Nostalgia – 1961 Alvis TD21

By Rob Harvey
By Rob Harvey

Marketing Manager - Bridge Classic Cars

On the 6th of September 2021, we posted on the Bridge Classic Cars Facebook page telling the story of a 1961 Alvis TD21 that unexpectedly arrived at the workshop for an urgent repair on its way to a car show.

Then, just a couple of weeks ago, Stephen Jenkins sent us a message saying he had just seen the post and instantly recognised the car. As it turns out, the car used to belong to his Father.

This is the story of Steve and a 1961 Alvis TD21 in his own words.

“My earliest memory of 867 WTF was when my father met the first owner at ‘The Bear’ Hotel in Cowbridge, Glamorgan. It was one of those ‘gentlemen’ agreements in the evening at about 7 pm. I was 10 and excited. My dad exchanged a Humber Hawk, and if I recall correctly £1100 for the Alvis TD21. The first owner was a ‘titled’ gentleman, but I cannot remember for sure, but believe he was an Earl. Needless to say, it had a big impact on me as the Alvis was just so amazing to look at.

My father decided he needed a better car after a ‘race’ with a Mini Cooper, which exposed how cumbersome the Humber was. Our parents owned a Jewellers shop in Port Talbot in the 60s and 70s and they used the car regularly, and I went whenever possible. No matter the journey.

I grew up in this car, although my siblings and I were sick in the car on a number of occasions. It was a light grey interior back then with a strong smell of leather. We often went to London as we had grandparents there, and it was the long journeys where it was worse.

I always felt special whenever we went anywhere and also sat in it to play driving whenever I could. He had the car serviced at the Alvis factory a few times, and I also had the pleasure of going to the factory and had a tour when I was about 13, enlightening me to how significant Alvis had been over the years. Seeing a pre-war ‘front wheel’ drive car, at a time I thought the ‘Mini’ had invented such a thing 😉

Experiences I remember are as below:-

On several occasions my father experienced ‘wheel shake’ through the steering, so bad he nearly lost control. I think one of the factory visits was to examine why. However, the eventual solution was fitting the ‘new’ Michelin X all around the car. It was a much better drive after that according to my dad.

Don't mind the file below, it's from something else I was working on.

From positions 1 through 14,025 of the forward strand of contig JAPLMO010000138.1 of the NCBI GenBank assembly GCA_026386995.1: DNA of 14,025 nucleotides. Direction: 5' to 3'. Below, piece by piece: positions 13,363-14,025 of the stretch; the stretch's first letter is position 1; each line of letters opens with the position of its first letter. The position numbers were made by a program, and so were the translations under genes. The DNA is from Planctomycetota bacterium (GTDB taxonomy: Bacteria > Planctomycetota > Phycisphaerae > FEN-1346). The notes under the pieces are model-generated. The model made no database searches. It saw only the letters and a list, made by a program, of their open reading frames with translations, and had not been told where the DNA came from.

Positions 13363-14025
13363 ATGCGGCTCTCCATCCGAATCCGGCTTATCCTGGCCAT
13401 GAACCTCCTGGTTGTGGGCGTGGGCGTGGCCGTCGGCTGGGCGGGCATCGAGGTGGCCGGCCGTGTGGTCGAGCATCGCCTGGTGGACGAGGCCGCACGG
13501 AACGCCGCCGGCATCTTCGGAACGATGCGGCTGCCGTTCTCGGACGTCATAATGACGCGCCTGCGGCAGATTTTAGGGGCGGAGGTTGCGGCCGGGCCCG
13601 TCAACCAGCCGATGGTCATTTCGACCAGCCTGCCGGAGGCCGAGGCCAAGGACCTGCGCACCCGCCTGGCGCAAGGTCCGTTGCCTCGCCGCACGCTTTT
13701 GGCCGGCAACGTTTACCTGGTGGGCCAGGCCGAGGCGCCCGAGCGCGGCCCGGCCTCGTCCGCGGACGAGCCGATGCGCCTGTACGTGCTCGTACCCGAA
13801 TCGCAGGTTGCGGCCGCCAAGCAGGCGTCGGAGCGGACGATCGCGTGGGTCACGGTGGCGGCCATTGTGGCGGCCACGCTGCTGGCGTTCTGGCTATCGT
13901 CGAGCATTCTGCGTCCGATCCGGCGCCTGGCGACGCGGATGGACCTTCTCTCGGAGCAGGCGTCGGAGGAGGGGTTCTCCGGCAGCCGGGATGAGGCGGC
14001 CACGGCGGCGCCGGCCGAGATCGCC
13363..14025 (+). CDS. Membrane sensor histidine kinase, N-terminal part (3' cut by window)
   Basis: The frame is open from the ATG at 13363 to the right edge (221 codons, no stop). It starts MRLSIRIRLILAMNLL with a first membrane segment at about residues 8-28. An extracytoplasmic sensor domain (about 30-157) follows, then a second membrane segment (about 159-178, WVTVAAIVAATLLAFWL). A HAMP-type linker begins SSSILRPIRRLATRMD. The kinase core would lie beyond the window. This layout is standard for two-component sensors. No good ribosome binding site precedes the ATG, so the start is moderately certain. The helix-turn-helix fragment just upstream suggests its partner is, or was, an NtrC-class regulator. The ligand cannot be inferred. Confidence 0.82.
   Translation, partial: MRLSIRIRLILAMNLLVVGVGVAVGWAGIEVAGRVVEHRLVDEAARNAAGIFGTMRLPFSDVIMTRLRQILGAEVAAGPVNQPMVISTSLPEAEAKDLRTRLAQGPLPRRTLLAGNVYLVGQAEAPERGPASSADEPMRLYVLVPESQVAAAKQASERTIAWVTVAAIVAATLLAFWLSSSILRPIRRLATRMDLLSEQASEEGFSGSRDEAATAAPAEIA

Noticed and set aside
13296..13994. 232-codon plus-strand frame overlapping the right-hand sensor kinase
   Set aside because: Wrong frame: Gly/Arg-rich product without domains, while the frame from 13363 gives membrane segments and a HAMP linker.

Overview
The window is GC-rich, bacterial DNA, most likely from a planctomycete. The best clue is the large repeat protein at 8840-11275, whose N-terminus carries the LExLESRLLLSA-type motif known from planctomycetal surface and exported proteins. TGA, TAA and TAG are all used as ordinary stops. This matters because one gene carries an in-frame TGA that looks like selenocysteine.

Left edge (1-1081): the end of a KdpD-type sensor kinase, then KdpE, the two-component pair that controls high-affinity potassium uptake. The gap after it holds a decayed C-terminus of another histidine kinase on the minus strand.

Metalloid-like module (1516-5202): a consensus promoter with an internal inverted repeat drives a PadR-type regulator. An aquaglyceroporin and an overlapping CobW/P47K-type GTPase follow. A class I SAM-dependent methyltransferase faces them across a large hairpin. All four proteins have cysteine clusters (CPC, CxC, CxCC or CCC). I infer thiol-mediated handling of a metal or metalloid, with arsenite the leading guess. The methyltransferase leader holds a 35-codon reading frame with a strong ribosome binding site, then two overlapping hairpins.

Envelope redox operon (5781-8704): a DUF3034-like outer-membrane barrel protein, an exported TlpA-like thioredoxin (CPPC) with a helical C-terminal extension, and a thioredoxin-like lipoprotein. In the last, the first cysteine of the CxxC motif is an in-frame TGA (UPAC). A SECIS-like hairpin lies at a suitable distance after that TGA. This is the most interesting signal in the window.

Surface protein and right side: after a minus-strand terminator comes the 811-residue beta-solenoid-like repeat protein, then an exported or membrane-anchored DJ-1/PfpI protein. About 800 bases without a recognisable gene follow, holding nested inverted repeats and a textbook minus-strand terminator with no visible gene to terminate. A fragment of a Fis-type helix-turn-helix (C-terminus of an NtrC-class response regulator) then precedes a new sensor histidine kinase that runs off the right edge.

The heater blower failed and it proved a major headache to find someone to fix it locally.

Being young I asked what the ‘F’ button was for. My dad told me ‘The flaps’ to help at high speed. I believed that for years, even pulling the button and looking underneath more than once. Of course, I felt silly when I discovered it was the ‘fog lights’ switch!!

Corrosion was an issue between the screen base by the A-post, and the roof base (C pillar) by the time my father decided to sell the car. He was recommended to buy a Volvo 164 3-litre. No test drives were available locally, so he bought it blind. He soon regretted this, as the Volvo was a ‘tank to drive’, his words, after the Alvis.

He sold the car to Neath Motors who gave him £180 trade-in in 1969/70. They did the repairs to the bodywork and then had it in their showroom for £800. By then I was working and would stay on the bus passing my stop, so I could get off near the garage and look at the car in their showroom, and then walk home.

So, I have not seen or heard of the car for 53 years and recently was given a video of an 8mm cine film my dad had taken in the early 60s. I took that ‘snapshot’ from the film. This gave me the reg number. This car led to a lifelong love of cars, but I have never been in the position to buy an Alvis.

It was great to get a reply on a Facebook post, informing me you had looked after the car in recent years. I already knew of you having entered some of your car competitions.

Moving memories for me.

Steve Jenkins”

Full project details of the work we completed on this 1961 Alvis TD21 can be seen here.

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